ZURICH • A breakthrough by a Swiss chocolate maker has expanded the industry's hues beyond just dark, milk and white.
Barry Callebaut, the world's largest cocoa processor, has come up with the first new colour for chocolate since Nestle started making bars of white chocolate more than 80 years ago.
While it has a pinkish hue and a fruity flavour, the Zurich-based company prefers to refer to it as "ruby chocolate".
The new product may help boost sales in a struggling global chocolate market that producers hope has touched bottom.
As Hershey's cuts 15 per cent of its staff and Nestle tries to sell its United States chocolate business, ruby chocolate raises the possibility that next Valentine's Day may arrive with store shelves full of natural pink chocolate hearts.
The innovation, based on a special type of cocoa bean, comes after about a decade of development, according to chief executive officer Antoine de Saint-Affrique.
The chocolate, unveiled in Shanghai on Tuesday, has a natural berry flavour that is sour yet sweet, according to the Zurich-based company, which works behind the scenes to produce chocolate sold by all the major producers, including Hershey's and Cadbury.
"It's natural, it's colourful, it's hedonistic, there's an indulgence aspect to it, but it keeps the authenticity of chocolate," Mr de Saint-Affrique said in a telephone interview. "It has a nice balance that speaks a lot to millennials."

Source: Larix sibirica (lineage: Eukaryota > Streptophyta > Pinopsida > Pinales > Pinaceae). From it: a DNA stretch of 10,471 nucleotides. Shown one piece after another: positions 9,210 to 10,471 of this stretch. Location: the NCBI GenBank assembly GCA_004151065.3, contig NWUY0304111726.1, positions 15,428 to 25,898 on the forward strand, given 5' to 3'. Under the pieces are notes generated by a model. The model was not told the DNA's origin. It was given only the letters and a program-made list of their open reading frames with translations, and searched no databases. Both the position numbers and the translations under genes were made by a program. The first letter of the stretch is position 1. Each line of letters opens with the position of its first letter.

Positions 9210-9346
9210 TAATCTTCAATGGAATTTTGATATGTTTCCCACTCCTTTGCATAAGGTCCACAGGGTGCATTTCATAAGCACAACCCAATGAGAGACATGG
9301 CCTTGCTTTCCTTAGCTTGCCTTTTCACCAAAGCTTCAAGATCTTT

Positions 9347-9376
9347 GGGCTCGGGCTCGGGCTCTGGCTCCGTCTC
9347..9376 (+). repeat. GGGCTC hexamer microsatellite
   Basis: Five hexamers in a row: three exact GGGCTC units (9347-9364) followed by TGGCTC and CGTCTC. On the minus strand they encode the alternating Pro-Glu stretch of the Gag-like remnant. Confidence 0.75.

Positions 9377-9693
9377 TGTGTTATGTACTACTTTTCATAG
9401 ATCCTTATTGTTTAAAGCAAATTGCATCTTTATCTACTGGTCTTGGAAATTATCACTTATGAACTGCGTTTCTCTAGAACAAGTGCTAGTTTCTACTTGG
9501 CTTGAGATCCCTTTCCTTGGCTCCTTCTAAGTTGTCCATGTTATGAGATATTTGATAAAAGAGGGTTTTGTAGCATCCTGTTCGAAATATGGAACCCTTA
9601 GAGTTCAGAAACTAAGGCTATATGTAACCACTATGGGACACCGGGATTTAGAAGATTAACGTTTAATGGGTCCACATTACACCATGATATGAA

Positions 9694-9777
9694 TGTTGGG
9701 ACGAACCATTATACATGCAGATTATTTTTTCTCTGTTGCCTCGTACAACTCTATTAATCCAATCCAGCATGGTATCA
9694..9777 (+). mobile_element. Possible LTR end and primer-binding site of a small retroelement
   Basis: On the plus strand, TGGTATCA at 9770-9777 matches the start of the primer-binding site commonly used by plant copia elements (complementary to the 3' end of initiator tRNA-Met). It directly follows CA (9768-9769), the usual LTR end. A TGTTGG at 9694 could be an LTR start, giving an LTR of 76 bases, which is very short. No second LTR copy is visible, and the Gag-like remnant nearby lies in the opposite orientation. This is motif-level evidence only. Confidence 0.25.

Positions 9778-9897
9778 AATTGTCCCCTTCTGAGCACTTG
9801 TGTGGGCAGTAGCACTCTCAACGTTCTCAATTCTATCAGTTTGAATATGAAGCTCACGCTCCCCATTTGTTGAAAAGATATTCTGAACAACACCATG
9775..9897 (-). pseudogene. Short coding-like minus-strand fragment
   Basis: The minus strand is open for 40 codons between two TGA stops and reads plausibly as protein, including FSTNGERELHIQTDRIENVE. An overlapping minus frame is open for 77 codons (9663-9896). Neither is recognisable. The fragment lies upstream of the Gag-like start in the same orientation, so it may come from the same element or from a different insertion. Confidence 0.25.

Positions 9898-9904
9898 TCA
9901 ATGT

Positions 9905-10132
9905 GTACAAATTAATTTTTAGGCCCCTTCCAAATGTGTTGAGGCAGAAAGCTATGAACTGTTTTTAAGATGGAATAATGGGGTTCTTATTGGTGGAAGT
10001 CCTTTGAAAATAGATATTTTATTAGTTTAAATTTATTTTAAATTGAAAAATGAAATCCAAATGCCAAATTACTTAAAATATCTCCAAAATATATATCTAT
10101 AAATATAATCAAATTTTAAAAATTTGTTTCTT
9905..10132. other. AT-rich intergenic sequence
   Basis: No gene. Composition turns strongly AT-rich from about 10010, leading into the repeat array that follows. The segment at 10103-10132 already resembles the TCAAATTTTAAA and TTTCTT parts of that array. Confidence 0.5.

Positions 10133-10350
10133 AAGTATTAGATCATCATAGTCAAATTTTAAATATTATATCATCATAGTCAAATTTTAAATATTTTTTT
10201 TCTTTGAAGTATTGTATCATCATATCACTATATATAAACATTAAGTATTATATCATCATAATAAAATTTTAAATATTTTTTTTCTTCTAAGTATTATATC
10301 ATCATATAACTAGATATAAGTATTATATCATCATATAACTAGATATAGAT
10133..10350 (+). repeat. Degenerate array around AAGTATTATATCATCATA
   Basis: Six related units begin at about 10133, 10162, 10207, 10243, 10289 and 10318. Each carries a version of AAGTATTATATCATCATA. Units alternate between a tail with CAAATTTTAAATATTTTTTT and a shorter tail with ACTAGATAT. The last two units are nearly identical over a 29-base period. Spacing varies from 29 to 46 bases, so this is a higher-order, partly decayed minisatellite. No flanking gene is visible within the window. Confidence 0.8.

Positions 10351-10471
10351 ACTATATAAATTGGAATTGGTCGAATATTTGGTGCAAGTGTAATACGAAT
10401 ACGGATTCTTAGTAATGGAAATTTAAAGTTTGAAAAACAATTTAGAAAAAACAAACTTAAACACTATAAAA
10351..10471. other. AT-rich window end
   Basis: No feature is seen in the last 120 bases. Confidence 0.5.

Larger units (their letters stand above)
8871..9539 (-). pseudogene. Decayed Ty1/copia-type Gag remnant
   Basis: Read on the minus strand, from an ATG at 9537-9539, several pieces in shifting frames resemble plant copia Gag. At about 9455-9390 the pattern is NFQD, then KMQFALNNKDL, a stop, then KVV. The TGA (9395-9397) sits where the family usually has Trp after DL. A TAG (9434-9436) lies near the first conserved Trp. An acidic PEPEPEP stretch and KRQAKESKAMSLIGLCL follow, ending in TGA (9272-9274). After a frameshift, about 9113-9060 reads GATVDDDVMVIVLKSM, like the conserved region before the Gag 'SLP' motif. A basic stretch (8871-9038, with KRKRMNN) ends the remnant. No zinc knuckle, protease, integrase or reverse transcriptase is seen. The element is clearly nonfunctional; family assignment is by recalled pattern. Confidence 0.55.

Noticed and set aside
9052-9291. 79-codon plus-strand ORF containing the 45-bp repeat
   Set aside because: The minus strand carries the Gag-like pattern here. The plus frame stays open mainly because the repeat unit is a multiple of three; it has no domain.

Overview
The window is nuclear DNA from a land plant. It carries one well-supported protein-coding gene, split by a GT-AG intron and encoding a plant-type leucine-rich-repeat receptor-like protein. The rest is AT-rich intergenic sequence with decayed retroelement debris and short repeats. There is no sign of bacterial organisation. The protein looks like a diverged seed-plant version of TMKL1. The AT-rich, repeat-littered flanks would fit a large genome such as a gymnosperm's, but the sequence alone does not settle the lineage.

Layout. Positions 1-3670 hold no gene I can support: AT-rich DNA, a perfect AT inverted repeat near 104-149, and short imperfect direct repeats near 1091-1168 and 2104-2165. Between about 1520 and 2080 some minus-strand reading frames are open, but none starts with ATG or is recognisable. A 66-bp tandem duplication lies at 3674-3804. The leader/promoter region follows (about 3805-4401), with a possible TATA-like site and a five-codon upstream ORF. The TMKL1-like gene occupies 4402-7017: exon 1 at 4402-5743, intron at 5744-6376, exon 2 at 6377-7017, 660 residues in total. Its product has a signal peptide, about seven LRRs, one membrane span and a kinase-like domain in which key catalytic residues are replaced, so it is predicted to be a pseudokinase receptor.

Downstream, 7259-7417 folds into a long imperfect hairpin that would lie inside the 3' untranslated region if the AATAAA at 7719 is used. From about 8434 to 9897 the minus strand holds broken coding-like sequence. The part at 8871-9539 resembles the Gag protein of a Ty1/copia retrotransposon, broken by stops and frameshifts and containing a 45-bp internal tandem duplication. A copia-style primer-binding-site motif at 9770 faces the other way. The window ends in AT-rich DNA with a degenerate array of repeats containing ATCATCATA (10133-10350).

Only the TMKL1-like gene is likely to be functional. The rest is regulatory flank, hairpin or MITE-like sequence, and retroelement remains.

The new product may also appeal to Chinese consumers, a nascent market for chocolate, he said. The company has tested the product in Britain, the US, China and Japan through independent consumer research carried out by Haystack and Ipsos.
"We had very good response in the key countries where we tested, but we've also had very good response in China, which for chocolate is quite unusual," he said, adding that the colour is attractive in that market.
Innovations in chocolate often take years because of the complex structures and the challenge of maintaining texture and taste.
Nestle scientists have found a way to reduce the amount of sugar in chocolate by as much as 40 per cent, though it will not be available in confectionery products until next year. Barry Callebaut also sells chocolate that withstands higher temperatures, a goal chocolate companies had sought to achieve for decades.
The company's research department came across the possibility of ruby chocolate by chance about 13 years ago as it studied cocoa beans. Germany's Jacobs University in Bremen cooperated in the development.
The beans used to make ruby chocolate come from Ivory Coast, Ecuador and Brazil and the unusual colour comes from the powder extracted during processing, Mr de Saint-Affrique said.
No berries or colours are added.
While other companies including Cargill already produce red cocoa powder, this is the first time natural reddish chocolate is produced.
"You could try and copy the colour and try to copy the flavour, but making a real chocolate, which is just made out of your normal chocolate ingredients, with that taste and with that colour would be extraordinarily difficult," Mr de Saint-Affrique said.